- Though the delicateness of the “Where?” precedes the current moment, the context of the pandemic has done little to offer a resolution. The location of polling centers has long been an issue for voters who are asked to travel long distances or take time off from work when neither are realistic options. Add to this the fear of being exposed to viral elements or the fact that polling centers can be moved on a whim for any number of reasons, and the current uncertainty becomes all the more threatening.
- While the “How?” poses itself in an innocent enough manner, the reality is far from simple. As the coronavirus continues to plague the nation, knowing whether your state has approved mail-in voting, and whether you’re eligible for mail-in voting, are both timely questions. It can be difficult to find reliable information when the mediascape, election officials, and the USPS are abuzz with contrasting answers.
In all these cases, it is immensely difficult to keep up-to-date information, and even more difficult to ensure that all eligible voters are contacted with correct and relevant materials. Countless organizations exist whose common aim is the registration and education of voters. What’s missing is good communication practices for those voters who are already registered, yet do not cast a ballot or eventually come to realize that their vote has not been counted.
The Other View: How Are Voters Not Getting the Information They Need?
Voters are too often not getting the information they need to cast a ballot. In assessing why this is, it is important to address the wrong assumptions that we collectively hold. We make a mistake in thinking that voters have easy and equal access to up-to-date information and that they understand the voting process well enough to assure that their vote counts.
First, not all voters have access to a smartphone, desktop or laptop computer, home broadband, or a tablet computer. A May 2019 Pew poll breaks down technology adoption by income, sampling for each of these devices. The poll shows that only 54 percent of Americans with an income of under $30,000 a year own a desktop or laptop computer; meanwhile, 56 percent of those in this demographic do not have broadband. There is a 71-percent adoption rate for smartphones among those earning under $30,000 annually, but, again, no broadband access suggests that users are likely subject to mobile phone data caps.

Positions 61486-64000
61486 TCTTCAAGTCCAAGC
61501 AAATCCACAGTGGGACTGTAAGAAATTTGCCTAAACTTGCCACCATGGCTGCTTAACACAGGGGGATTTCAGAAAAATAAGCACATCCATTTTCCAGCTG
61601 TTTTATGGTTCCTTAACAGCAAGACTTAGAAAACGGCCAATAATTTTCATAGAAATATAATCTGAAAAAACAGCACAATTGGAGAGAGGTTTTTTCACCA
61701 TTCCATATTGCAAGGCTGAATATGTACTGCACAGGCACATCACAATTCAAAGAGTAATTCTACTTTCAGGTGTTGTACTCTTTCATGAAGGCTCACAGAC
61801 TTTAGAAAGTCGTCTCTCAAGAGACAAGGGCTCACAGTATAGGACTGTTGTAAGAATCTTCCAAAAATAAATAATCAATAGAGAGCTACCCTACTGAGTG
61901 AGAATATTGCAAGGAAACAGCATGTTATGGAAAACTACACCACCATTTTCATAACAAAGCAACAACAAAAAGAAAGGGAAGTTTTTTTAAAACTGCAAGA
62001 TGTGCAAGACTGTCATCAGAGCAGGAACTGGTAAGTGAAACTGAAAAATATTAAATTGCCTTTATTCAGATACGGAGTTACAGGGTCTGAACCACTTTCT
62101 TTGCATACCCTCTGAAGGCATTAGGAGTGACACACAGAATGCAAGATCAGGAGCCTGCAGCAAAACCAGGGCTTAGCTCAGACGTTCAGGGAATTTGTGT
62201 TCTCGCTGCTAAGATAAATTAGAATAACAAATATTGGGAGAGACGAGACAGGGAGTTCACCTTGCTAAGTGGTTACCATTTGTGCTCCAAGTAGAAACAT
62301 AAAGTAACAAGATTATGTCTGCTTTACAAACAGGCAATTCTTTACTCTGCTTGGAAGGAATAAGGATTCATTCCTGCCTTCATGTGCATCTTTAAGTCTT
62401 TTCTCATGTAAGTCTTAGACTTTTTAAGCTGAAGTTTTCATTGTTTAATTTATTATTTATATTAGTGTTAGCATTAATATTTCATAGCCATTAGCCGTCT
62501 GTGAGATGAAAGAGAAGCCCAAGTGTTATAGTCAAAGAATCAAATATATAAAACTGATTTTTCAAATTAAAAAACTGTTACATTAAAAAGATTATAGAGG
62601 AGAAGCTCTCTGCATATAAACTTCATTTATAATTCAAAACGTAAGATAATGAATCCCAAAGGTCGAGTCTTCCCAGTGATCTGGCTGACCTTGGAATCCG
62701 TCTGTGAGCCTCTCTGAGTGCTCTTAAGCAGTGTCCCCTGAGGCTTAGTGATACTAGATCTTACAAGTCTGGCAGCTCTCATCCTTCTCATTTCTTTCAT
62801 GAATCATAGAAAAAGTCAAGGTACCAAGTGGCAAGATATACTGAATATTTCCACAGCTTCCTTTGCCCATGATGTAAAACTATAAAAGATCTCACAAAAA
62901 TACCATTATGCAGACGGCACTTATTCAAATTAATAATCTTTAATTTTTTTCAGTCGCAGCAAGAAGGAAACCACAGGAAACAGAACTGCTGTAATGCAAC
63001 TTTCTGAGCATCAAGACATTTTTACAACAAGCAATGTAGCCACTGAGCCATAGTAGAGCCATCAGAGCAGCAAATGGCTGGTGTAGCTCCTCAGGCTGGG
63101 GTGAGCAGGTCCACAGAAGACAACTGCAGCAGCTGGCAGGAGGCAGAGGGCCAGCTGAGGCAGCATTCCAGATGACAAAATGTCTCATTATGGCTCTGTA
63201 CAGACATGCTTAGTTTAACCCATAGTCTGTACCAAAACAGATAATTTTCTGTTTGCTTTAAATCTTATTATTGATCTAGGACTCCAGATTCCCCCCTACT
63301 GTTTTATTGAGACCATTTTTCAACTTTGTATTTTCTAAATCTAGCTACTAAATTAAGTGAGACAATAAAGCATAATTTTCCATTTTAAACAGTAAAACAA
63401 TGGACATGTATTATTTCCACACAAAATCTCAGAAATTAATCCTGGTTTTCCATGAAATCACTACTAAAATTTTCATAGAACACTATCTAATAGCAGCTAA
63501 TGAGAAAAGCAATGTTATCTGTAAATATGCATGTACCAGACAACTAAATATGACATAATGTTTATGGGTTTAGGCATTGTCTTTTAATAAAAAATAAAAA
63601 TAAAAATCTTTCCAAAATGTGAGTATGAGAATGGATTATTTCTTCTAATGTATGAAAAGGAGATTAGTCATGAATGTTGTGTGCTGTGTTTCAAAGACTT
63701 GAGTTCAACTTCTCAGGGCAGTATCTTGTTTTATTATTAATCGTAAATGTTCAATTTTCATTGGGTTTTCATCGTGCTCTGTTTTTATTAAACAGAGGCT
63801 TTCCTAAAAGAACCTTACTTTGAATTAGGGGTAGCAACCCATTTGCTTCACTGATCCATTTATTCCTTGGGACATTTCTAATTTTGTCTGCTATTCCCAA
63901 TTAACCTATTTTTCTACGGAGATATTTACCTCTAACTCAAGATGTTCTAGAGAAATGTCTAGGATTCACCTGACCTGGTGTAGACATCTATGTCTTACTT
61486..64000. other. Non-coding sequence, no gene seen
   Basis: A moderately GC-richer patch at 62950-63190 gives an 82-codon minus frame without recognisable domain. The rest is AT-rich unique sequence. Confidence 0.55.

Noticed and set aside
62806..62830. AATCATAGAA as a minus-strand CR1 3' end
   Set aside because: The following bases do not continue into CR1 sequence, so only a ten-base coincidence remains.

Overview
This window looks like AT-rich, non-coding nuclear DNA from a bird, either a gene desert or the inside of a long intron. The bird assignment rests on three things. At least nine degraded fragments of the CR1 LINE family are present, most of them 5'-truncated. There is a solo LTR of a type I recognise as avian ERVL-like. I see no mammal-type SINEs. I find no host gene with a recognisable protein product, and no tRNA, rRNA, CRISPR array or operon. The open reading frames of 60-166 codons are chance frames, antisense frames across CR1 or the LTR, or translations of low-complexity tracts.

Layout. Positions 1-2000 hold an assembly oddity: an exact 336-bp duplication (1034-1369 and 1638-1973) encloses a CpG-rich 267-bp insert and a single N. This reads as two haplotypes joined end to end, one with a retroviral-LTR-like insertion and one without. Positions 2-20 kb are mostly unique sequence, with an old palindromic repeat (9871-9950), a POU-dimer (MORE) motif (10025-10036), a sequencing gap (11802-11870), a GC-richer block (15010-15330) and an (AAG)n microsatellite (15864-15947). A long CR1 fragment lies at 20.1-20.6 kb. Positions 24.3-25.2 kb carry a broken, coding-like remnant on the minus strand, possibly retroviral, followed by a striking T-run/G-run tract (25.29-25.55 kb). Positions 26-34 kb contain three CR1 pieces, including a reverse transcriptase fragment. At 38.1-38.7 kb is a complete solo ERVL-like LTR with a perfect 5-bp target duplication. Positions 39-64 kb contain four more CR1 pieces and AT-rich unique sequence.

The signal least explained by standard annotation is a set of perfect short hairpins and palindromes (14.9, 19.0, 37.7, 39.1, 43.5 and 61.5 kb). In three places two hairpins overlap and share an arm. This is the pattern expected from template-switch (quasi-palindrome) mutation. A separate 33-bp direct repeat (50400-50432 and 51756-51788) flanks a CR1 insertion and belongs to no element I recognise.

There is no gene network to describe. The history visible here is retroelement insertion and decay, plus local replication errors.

A May 2019 Pew poll breaks this down another way, showing that rural Americans have consistently lower levels of broadband adoption. Another 2019 Pew poll found that a growing share of non-broadband users cite their smartphone’s capabilities as a reason for not having home broadband — with “Smartphone does everything they need” increasing and “Cost of computer too expensive” decreasing from 2015 to 2019. These statistics do not, however, account for the quality of products owned and the speed of internet access available.
Another dangerous assumption is that voting by mail is self-explanatory. While mail-in ballots have been steadily gaining popularity since the 1990s — with Washington State and Oregon voting almost entirely by mail — the percentage of voters who have used the method is relatively low. Nonetheless, growing popularity fails to account for the types of human error that increase the number of mail-in ballots being rendered ineligible. These errors vary, whether a ballot is discounted because it arrives too late; because the voter forgets to sign it; or the signature doesn’t match the one on record.